New Frontier Airlines crew base in Puerto Rico is “just the beginning”

“This is just the beginning”. With these words, the Chief Executive Officer of Frontier Airlines, barry biffleDescribed the opening of its first crew base in Puerto Rico, which will be located in Luis Muñoz Marín International Airport In green Island,

This summer, Frontier will hire approximately 90 pilots and 200 flight attendants to be based in Puerto Rico. And the interview process will begin next month, Biffle said. But the company’s plans go further than this.

“We are not going to open the base to just 290 crew members. We are opening it (base) to 500 (employees), 700 and will keep growing,” the executive said in an interview. new day,

Theoretically, when it begins operations in June this year, the thirteenth frontier crew base in the United States will see more than $80 million in annual salaries on the island, it was reported.

For Biffle, Puerto Rico represents an opportunity for growth in the Caribbean, an area that, he assured, is neglected.

“We are a growing airline and we are looking for places to grow that we believe are underserved, very expensive, or both,” he said. “We see it (the Caribbean) as an underserved area, and we believe San Juan is the place to serve this underserved area. “We are very excited about what this means for Frontier as well as Puerto Rico.”

In addition to entering underserved markets, Frontier Airlines is focusing on providing flights to destinations it operates from that are not traditionally served.

Currently, most flights available at San Juan, Ponce and Aguadilla airports connect passengers to destinations on the East Coast of the United States or those with a large concentration of Puerto Ricans.

“In the United States, we were over capacity in some leisure markets like Florida and Las Vegas. “What Frontier has done is we have expanded and, in a way, we have moved away from those places with excess supply,” he acknowledged.

“We’re very focused on the underserved opportunities that exist, and that’s why Puerto Rico is a big part of it, to make sure that we’re economically healthy, because we’re serving places where people Want new services,” said Biffle, who announced the expansion of the airline’s operations in a press conference with Governor Pedro Pierluisi this Wednesday.

Biffle also believed that the opening of the base would help increase passenger confidence in the airline, especially during times of flight delays or cancellations.

He assured that the base would make Frontier the “most punctual and reliable” airline, while allowing them to increase their presence on the island.

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Frontier has a presence in Puerto Rico’s three main airports, but its main operations are in San Juan, from where it operates 14 routes, primarily to mainland destinations, non-stop.

What is emerging in 2024

“This (base) allows us to fly more easily within the Caribbean region and, obviously, fly to destinations with more stops in the United States,” he said. “We will analyze both international and national opportunities.”

Thus, Frontier’s objective in Puerto Rico – and with it the contribution of airline numbers – is to take advantage of the island as a connecting axis, giving the U.S. territory a role similar to that of the 1990s, when American Airlines assumed the role of “hub. ” was conceived to serve the area through the defunct American Eagle Airlines.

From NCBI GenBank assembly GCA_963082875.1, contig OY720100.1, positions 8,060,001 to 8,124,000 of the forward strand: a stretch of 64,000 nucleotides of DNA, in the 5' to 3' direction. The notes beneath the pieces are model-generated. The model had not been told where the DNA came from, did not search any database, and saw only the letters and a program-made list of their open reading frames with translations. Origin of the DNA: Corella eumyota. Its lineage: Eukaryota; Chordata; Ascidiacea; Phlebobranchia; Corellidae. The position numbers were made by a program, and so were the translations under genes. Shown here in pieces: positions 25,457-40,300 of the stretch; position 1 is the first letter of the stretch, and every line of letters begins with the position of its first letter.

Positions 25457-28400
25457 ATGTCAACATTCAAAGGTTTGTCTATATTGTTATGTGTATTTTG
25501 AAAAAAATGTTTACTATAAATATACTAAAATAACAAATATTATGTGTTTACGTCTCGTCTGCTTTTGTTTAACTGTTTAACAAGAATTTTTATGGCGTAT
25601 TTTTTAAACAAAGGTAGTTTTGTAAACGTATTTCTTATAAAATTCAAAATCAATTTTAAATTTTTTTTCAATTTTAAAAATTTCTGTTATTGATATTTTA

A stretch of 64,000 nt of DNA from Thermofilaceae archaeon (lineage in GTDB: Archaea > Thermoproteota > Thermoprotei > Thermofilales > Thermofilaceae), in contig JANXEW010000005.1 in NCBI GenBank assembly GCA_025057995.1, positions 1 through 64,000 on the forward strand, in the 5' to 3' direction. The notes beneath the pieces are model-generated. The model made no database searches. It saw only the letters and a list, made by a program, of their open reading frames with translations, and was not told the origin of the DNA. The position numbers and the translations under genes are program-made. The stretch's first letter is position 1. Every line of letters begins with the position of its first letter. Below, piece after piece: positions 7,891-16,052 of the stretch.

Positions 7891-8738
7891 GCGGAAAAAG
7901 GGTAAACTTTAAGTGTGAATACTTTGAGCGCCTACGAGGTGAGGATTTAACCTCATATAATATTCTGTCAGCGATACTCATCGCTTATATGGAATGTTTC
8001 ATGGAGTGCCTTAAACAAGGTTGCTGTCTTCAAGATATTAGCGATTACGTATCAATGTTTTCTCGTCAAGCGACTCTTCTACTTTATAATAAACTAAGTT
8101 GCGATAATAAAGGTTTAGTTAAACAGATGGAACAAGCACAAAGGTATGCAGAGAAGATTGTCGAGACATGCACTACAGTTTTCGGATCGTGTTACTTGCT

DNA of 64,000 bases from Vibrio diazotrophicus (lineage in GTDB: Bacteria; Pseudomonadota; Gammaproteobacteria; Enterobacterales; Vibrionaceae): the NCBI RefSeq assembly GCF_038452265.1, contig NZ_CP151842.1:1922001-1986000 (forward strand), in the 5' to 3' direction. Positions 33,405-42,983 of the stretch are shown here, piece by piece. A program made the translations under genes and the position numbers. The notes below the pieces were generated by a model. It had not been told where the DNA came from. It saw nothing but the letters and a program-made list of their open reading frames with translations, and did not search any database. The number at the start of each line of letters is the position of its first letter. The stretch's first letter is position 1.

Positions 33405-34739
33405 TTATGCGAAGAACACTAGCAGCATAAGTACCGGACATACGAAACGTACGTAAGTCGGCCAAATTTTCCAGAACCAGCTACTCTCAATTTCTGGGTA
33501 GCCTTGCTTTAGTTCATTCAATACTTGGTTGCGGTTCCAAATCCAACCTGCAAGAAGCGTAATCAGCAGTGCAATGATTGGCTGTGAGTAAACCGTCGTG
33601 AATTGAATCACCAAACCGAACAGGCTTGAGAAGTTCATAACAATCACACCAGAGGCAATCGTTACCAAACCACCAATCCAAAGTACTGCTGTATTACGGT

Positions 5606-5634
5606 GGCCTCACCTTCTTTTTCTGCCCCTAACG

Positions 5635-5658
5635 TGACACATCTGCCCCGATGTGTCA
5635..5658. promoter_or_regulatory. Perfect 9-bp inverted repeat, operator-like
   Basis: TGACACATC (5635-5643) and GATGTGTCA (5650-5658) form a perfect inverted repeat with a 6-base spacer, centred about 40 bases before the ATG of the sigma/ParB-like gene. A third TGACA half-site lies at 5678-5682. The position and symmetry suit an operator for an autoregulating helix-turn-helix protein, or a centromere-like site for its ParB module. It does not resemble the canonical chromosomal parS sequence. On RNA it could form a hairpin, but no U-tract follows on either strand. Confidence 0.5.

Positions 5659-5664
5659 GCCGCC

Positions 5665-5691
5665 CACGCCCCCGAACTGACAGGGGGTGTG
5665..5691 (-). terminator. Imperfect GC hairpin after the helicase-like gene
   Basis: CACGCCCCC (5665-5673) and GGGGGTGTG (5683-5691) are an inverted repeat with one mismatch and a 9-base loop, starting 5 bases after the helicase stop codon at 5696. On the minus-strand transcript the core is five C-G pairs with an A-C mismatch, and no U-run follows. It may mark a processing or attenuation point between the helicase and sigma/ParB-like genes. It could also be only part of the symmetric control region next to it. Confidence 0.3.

new day He took advantage of the conversation with Biffle to ask him what the situation is shaping up to be for the aviation sector this year in particular aspects such as fuel costs.

“Finally, we are seeing fuel prices coming back to more normal levels. There’s still a way to go,” Biffle said, adding that the sector is beginning to see supply chain challenges begin to ease.

On the other hand, Biffle remained silent when El Nuevo Día asked about the judicial setback JetBlue experienced in its attempt to acquire Spirit Airlines operations.

“I have no comment on that,” Biffle said.

government assistance

Biffle highlighted the support of the Puerto Rico government for the opening of the base, indicating that the opening will be possible due to the approval of House Bill 1745, which creates legislation to facilitate and encourage the implementation of remote work in private companies . Establishment of an air operations base in Puerto Rico.

It was reported that this measure responds to the increase in remote employment opportunities following the COVID-19 pandemic, and will help make Puerto Rico attractive to companies that do not do business on the island, but which offer remote work positions. provide. Jurisdiction.

“We were able to work with the government to make this possible. And I think, by the way, the House, the Senate and the governor (Pedro Pierluisi) realized that this was an opportunity for Puerto Rico, the executive said.

Indeed, in written statements, Governor Pedro Pierluisi described House Bill 1745 as “consensus legislation to establish Puerto Rico as an attractive destination for investment and the creation of more and better jobs.”

For his part, Gabriel Maldonado, Secretary of the Department of Labor and Human Resources (DTRH), explained that the measure encourages the establishment of airline operating bases by “adjusting state labor law to operational realities and collective agreements, applicable federal laws. To negotiate duly under.” , which regulates the terms and conditions of employment of employees and flight crew.

In the first nine months of 2023, the low-cost airline reported operating income of about $2,698 million and net income of about $26 million, or about 12 cents per diluted share.

Joanisabel Gonzalez contributed to this story

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